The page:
Proper set up of your program

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Proper set up of your program

Unread postby L.MacIntosh » 27.07.2007 20:08

After reading the workflow pages, I am Confussed , in #1 you state to take fotos in a certain manner, I take that tis is so , your program and computer will have this base so as to work from for future fotos to be processed by your Program?

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Unread postby lutz » 27.07.2007 21:29


may you re-formulate your question? I do not understand what you are talking about.

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Unread postby Ariel » 27.07.2007 21:35

If you speak a foreign language, perhaps it would also help to post the question in that language.

I don't understand what your question is...
It seems that your question is whether or not taking a photograph in accordance to the directions in a Helicon tutorial will result in the program just "knowing" what to do to make the picture look perfect.

If this is what your question is, then no, taking a photo a certain way will not result in the program's automatic work. Any directions on photographing would simply result in a good photo for you to work with. After you upload the photo to your computer and open it with Helicon, it is up to you to use the program to make any needed changes.

P.S. Helicon Filter works neither directly on Linux nor Mac OS X, L.MacIntosh, if that is what OS you run.


helico focus?

Unread postby L.MacIntosh » 28.07.2007 20:26

First: I regret I lack The precise manner to correctly word thing in typed fashion!!!

Two: MY: Name Is L.MacIntosh !!

three: My question was based on the Below statement whuich is part of the program, which is confussing to me!
[Helicon Focus Workflow
Step 1. Creating stack of images
You are supposed to work with an optical microscope and a digital camera, or with additional macrolens on digital camera.
Set your digital camera to manual focusing mode(!!) and set the focus to infinity.
Manual mode (shutter speed and exposure) is also preferable to avoid fluctuation of brightness.
Adjust the microscope to make the topmost area of the object sharp.
Take a shot. Use the remote control (if available) to minimize any shaking of the camera.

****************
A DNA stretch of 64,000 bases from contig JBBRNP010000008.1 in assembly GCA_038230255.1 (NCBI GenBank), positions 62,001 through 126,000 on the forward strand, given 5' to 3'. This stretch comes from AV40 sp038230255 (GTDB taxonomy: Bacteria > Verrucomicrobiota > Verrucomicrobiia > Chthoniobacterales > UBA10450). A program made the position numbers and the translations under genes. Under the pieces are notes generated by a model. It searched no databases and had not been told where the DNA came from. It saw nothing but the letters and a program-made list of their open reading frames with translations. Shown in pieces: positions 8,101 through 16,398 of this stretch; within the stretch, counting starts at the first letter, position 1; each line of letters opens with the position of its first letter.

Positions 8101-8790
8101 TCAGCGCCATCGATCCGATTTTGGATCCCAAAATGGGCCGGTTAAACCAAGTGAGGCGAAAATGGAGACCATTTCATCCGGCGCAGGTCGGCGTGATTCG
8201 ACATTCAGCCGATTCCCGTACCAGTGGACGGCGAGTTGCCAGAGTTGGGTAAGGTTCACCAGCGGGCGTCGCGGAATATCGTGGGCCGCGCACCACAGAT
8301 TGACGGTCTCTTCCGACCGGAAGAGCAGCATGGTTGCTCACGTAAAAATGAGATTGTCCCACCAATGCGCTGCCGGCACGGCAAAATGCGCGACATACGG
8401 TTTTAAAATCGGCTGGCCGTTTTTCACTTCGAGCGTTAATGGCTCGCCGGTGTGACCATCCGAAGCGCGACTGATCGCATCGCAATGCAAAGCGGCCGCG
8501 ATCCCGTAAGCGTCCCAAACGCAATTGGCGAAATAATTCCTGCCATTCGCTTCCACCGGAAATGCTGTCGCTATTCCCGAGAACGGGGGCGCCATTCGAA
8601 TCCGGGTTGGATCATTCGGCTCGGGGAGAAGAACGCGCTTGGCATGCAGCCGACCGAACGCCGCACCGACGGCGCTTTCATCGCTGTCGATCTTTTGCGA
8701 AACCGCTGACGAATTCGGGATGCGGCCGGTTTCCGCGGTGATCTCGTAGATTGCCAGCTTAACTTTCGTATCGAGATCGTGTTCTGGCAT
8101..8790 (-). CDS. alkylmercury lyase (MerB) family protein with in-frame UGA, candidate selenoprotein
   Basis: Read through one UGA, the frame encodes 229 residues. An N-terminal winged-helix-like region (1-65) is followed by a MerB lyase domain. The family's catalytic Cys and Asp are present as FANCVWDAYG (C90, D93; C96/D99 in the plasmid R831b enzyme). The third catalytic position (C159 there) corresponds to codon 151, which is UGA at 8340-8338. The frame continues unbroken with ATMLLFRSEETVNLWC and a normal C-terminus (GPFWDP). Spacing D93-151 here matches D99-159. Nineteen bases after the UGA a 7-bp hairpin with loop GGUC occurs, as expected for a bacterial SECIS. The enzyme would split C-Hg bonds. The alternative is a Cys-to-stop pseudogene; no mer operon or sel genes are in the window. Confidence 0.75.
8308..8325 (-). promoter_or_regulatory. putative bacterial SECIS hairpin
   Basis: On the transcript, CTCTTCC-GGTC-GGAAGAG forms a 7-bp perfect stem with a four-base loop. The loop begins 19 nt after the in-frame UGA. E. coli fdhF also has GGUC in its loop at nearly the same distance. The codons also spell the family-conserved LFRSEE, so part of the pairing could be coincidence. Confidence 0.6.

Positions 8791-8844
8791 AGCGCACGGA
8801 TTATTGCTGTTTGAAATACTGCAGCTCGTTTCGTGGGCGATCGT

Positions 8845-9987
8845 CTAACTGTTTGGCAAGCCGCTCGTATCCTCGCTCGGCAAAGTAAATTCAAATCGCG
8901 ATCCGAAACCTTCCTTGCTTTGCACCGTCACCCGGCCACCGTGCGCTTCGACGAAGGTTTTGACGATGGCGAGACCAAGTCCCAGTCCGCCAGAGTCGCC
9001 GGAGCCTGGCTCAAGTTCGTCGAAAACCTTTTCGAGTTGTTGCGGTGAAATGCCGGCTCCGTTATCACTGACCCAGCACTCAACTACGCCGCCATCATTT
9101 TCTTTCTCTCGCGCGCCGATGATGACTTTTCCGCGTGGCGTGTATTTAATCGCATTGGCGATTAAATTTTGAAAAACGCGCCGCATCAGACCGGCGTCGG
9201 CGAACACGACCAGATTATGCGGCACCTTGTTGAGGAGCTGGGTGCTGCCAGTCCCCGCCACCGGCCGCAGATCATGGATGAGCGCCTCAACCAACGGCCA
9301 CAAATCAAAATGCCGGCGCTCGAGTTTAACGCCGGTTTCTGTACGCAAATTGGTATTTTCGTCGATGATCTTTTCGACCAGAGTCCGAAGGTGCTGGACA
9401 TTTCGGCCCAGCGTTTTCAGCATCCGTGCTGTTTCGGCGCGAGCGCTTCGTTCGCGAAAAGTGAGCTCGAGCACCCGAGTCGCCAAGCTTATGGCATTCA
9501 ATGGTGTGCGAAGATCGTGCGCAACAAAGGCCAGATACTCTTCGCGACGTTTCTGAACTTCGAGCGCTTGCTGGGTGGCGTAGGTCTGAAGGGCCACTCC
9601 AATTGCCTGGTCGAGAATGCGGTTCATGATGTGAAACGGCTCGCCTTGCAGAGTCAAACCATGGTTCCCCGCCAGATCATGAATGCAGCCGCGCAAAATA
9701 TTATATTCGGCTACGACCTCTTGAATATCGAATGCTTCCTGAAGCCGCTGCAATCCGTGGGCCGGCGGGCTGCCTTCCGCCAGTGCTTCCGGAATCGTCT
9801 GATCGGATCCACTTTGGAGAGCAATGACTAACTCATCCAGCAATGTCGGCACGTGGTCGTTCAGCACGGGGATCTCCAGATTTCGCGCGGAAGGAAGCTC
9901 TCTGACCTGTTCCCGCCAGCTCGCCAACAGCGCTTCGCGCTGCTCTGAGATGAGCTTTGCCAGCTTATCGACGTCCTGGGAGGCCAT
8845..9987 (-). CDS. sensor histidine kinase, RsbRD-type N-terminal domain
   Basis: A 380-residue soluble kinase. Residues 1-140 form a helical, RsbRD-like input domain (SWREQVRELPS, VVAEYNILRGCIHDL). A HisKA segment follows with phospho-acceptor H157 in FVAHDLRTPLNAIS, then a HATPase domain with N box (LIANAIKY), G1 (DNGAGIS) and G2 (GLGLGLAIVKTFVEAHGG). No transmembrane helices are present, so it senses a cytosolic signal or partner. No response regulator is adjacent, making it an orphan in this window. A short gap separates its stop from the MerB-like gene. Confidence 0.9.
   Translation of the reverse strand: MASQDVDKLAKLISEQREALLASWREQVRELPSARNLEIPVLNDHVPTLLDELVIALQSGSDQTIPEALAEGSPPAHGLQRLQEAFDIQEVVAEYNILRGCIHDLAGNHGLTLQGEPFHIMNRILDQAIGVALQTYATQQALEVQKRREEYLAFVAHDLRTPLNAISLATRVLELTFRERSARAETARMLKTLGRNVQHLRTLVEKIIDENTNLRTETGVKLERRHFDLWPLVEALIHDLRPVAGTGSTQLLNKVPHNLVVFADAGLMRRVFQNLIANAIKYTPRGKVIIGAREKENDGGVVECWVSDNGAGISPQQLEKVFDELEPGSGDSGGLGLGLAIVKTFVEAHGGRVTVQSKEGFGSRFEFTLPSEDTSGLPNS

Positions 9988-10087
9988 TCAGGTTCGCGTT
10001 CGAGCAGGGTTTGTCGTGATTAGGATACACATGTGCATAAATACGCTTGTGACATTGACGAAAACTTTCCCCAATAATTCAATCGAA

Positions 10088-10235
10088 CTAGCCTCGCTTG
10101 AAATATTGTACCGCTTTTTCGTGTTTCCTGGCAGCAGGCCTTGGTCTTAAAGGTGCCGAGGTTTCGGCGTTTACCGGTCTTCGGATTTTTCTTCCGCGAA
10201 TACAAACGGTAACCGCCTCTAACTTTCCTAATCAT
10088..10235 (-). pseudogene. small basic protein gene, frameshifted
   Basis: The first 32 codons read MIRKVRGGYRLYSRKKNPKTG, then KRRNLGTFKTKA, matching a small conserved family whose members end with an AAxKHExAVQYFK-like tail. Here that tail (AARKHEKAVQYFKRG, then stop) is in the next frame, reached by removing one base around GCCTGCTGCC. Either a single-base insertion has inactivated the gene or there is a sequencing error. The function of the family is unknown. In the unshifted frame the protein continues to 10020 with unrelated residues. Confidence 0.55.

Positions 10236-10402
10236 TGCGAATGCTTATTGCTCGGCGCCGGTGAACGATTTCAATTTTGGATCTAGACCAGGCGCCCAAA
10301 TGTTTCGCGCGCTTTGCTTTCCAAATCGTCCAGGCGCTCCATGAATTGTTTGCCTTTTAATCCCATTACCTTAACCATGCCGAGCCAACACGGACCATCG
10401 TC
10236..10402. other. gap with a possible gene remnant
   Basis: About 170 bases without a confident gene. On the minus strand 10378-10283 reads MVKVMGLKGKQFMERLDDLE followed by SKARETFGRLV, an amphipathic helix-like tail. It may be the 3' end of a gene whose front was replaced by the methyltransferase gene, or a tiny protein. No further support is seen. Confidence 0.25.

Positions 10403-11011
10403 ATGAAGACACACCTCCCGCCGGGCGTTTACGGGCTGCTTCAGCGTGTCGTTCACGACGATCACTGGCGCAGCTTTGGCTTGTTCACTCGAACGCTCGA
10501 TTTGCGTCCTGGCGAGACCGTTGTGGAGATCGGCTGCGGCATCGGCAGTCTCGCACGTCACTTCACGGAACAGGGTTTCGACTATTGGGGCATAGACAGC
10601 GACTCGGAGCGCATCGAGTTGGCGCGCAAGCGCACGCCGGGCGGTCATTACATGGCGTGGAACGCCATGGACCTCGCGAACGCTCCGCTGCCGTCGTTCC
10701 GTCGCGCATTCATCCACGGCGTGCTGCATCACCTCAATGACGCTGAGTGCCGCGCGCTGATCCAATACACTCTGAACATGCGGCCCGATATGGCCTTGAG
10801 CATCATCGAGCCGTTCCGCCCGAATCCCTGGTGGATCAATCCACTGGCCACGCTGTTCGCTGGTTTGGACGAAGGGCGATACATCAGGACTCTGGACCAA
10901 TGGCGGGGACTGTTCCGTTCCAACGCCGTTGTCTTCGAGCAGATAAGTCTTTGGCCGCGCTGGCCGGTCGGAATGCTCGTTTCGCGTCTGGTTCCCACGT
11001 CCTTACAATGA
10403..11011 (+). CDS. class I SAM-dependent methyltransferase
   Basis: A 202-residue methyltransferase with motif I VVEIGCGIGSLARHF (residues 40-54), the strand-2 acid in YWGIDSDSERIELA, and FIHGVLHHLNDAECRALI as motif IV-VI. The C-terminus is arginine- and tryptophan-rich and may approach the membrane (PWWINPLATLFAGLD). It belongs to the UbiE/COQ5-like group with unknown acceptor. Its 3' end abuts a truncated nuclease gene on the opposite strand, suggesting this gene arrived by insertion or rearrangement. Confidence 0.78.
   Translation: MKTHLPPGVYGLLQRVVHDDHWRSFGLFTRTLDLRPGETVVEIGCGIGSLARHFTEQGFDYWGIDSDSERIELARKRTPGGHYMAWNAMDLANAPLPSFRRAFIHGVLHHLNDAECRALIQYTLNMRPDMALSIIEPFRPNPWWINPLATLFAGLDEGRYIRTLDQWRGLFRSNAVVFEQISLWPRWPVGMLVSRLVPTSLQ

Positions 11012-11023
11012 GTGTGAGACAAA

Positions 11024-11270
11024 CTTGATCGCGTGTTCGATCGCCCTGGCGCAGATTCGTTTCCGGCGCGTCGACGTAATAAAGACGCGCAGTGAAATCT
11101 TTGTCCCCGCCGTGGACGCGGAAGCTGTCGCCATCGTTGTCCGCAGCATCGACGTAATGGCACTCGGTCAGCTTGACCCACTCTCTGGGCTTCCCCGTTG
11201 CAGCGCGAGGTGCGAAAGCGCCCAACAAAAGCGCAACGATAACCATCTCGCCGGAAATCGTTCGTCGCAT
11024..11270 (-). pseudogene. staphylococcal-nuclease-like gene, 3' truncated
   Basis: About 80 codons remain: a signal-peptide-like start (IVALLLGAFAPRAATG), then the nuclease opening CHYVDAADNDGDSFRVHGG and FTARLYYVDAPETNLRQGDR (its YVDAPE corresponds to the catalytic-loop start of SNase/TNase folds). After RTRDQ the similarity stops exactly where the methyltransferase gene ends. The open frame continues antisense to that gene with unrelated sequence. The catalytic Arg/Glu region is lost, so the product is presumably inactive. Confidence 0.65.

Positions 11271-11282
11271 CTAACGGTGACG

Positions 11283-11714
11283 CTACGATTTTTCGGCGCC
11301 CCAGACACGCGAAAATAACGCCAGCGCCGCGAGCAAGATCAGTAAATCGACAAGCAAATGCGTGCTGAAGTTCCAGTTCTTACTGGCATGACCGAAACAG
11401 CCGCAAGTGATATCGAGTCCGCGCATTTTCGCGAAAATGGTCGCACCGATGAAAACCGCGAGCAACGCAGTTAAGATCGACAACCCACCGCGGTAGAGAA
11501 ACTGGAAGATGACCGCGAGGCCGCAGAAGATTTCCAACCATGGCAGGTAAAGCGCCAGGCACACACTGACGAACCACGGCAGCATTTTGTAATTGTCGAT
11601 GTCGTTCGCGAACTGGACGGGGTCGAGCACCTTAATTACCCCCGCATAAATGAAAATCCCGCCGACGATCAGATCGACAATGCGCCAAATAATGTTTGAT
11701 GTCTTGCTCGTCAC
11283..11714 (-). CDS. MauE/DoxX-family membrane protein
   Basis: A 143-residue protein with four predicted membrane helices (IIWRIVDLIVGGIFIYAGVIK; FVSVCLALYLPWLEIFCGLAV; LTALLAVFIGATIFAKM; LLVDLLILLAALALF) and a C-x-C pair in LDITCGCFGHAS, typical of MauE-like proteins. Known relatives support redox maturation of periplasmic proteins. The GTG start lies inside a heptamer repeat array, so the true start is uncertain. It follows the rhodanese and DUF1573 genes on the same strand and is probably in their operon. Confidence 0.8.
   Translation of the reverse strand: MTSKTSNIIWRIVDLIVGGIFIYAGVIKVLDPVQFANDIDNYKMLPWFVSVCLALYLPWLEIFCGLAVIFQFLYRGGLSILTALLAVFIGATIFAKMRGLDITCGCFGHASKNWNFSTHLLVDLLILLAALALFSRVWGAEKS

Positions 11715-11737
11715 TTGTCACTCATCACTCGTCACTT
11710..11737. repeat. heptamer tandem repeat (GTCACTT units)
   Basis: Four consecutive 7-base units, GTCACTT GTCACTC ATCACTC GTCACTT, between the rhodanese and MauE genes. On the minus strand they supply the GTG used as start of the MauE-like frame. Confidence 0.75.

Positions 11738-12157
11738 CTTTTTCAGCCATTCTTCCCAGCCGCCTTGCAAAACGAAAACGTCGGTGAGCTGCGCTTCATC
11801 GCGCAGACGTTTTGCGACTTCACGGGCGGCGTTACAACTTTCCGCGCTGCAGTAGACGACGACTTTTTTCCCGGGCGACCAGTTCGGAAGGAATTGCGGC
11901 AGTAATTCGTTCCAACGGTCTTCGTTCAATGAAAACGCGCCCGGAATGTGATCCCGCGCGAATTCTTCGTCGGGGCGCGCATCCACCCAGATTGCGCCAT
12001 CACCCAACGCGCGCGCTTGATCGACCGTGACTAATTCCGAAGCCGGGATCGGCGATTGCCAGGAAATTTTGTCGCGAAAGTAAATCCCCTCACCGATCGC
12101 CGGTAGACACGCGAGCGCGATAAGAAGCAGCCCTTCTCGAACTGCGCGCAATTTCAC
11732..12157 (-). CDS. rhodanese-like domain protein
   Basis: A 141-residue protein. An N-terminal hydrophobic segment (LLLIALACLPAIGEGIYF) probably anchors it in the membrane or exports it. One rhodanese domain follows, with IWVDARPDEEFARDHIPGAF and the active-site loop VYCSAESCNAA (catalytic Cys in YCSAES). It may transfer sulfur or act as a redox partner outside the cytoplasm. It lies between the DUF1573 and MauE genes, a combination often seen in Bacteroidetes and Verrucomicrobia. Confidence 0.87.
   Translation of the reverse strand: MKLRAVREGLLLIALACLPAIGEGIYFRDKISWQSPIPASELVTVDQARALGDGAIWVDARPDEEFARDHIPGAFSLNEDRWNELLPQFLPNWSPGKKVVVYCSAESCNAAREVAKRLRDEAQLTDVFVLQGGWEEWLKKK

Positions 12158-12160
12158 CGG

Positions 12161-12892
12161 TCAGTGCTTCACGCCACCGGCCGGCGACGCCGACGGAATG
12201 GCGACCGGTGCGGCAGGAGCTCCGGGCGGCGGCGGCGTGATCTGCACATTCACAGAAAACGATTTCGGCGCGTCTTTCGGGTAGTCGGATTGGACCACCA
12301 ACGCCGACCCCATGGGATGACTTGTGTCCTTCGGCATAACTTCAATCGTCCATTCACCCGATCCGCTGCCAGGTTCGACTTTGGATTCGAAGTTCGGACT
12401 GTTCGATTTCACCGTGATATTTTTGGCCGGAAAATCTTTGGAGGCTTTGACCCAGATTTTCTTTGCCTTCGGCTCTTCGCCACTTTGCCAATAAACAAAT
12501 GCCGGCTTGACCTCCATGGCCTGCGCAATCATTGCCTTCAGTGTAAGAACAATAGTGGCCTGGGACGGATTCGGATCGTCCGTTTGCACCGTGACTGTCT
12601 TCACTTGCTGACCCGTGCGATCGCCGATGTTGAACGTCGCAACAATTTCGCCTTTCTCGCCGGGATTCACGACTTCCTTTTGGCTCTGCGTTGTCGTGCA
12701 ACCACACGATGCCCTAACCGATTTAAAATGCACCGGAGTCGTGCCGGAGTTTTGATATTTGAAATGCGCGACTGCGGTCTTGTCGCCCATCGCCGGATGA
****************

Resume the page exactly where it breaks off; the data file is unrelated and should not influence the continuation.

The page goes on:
Using the fine adjustment controls, the shift sharp area a little down.
Take a shot.
Use small, roughly regular steps while adjusting the mircoscope and taking shots. It is better when sharp areas overlap.
Take shots until you reach the lowest area of the scene.
Copy images from the camera to your computer. ]

this is where I am coming from, the first sentence , my comment is [WHAT] are you talking about here??

Now due you have a better sense of where I am Coming freom,NOW!!

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Unread postby Ariel » 29.07.2007 06:39

Sorry about that. Unfortunately, your wording was a bit unusual... but the text you are referring to helps.
Your real name is MacIntosh! Wow... Well... just a note from what I wrote before, Helicon Focus does work on Mac.

One thing you should note is that you posted this in the Helicon Filter part of the forum, not Helicon Focus, which is the program you are using.

So you understand everything except manually setting your camera's focus to infinity? Manual focus is a feature common pretty much only to SLR and SLR-like cameras. It means that you tell the camera to make something a specific distance from the camera sharp. If you don't use manual focus (and let the camera make a different focal distance every time you press the shutter), you won't be able to systematically get every area of the subject sharp. You see, there is a very small depth of field when you take pictures with macro lenses or microscopes, but if you can take multiple pictures so that every area of the subject is sharp over all the pictures, you can use Helicon Focus to combine all the sharp areas into one fully-focused image.[/i]

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